All good bars tell a story. Harlem’s 67 Orange Street does so literally, binding its drink menu within used books. Crack the spine to learn you are sitting in what used to be Almack’s Dance Hall, established in the 1840s as one of the first black-owned bars in New York City. The former speakeasy, then in a neighborhood known for its “dodgy gangsters and dangerous liaisons,” was a place where, according to drink-menu prose, “couples drowned in the syncopatic tunes of a newly emerging jazz-infused rhythm.”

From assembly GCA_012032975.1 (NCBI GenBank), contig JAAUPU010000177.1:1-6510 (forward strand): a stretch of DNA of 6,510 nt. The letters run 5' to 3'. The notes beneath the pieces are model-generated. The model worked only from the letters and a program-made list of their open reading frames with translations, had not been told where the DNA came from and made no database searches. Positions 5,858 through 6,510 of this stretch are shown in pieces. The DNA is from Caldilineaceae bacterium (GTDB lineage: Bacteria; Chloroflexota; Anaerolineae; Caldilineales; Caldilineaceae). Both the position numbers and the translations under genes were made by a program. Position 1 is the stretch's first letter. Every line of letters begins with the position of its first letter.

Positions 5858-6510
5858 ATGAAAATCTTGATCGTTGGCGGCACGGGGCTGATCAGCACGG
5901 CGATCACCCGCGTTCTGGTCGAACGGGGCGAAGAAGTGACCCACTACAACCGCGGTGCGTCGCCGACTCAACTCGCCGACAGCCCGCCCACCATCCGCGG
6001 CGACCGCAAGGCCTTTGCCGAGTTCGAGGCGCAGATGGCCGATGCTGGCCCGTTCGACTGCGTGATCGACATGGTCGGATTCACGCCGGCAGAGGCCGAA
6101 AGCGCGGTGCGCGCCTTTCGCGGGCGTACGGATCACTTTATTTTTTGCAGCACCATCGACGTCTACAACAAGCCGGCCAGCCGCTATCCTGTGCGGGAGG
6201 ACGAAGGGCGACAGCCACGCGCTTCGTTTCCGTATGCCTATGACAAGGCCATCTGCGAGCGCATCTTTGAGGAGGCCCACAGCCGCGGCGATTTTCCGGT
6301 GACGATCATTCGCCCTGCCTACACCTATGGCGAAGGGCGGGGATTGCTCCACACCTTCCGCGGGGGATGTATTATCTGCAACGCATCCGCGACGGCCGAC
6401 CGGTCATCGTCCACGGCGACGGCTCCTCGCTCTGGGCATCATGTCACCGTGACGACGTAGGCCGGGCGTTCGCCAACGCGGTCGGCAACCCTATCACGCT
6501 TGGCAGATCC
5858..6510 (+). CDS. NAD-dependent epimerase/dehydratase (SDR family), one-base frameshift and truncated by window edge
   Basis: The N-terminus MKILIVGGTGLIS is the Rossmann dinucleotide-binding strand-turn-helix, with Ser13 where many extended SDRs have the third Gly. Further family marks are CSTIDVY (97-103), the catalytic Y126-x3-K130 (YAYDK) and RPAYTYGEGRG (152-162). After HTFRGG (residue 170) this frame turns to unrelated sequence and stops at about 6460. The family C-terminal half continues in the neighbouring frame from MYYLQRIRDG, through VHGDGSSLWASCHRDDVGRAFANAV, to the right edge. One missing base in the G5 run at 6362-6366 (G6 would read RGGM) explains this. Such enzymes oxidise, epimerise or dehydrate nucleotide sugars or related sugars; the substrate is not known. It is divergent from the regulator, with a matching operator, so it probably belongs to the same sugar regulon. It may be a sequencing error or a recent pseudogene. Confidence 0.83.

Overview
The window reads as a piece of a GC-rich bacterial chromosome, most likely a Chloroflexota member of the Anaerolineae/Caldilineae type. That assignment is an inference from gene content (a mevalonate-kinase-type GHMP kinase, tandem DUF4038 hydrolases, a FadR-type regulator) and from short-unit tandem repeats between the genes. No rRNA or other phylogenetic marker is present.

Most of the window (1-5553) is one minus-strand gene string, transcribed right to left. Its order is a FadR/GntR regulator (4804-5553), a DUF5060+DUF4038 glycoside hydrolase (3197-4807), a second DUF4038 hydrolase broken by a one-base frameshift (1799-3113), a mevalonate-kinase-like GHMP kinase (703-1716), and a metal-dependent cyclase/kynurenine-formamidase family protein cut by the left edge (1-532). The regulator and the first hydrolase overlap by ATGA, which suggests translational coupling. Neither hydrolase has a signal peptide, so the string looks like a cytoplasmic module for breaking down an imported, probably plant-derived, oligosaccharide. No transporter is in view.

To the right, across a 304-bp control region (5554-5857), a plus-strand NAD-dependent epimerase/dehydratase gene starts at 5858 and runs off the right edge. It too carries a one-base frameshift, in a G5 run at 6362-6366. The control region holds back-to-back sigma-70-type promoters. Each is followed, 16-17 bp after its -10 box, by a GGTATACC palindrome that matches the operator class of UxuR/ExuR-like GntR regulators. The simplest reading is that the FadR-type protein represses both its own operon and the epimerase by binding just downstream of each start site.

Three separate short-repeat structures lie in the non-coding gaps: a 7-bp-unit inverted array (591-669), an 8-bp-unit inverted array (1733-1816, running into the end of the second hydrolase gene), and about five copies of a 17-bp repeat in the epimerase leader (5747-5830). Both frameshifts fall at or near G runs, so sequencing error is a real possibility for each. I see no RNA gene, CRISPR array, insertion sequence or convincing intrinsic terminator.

At KGB Bar, one may find a certain comfort in witnessing the trivialities of East Village bar culture play out against the red glare of Soviet communism.
No matter your point of origin, getting to Bemelmans Bar takes a considerable amount of travelroughly seventy years into the past. Thankfully the golden revolving door of the Carlyle Hotel is a kind of time machine, spinning you into its Art Deco lobby, resplendent with a sparkling showcase of Estate Fine Jewelry.